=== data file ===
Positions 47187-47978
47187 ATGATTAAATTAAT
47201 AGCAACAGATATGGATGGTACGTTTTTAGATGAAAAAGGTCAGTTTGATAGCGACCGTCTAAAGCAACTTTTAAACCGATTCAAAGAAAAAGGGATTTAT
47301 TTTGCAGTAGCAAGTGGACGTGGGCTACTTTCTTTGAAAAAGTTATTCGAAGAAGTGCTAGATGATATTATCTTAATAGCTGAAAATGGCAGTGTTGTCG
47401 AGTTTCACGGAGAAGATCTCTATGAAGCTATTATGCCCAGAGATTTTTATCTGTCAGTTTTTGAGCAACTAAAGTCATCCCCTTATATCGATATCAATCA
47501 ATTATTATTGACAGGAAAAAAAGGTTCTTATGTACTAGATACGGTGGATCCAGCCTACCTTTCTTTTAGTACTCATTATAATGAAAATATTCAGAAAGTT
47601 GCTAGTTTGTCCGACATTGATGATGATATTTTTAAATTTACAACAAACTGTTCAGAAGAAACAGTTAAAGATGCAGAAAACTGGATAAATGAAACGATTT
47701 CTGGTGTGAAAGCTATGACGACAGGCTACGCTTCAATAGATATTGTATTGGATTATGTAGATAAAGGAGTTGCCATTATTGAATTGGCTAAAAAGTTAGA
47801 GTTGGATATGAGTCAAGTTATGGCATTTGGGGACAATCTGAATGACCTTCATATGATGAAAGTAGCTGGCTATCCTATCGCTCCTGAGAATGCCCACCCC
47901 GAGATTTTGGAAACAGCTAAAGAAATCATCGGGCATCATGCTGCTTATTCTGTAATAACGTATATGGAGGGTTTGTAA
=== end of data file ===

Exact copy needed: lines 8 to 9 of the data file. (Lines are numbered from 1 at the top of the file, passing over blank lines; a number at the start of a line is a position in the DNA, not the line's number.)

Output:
47701 CTGGTGTGAAAGCTATGACGACAGGCTACGCTTCAATAGATATTGTATTGGATTATGTAGATAAAGGAGTTGCCATTATTGAATTGGCTAAAAAGTTAGA
47801 GTTGGATATGAGTCAAGTTATGGCATTTGGGGACAATCTGAATGACCTTCATATGATGAAAGTAGCTGGCTATCCTATCGCTCCTGAGAATGCCCACCCC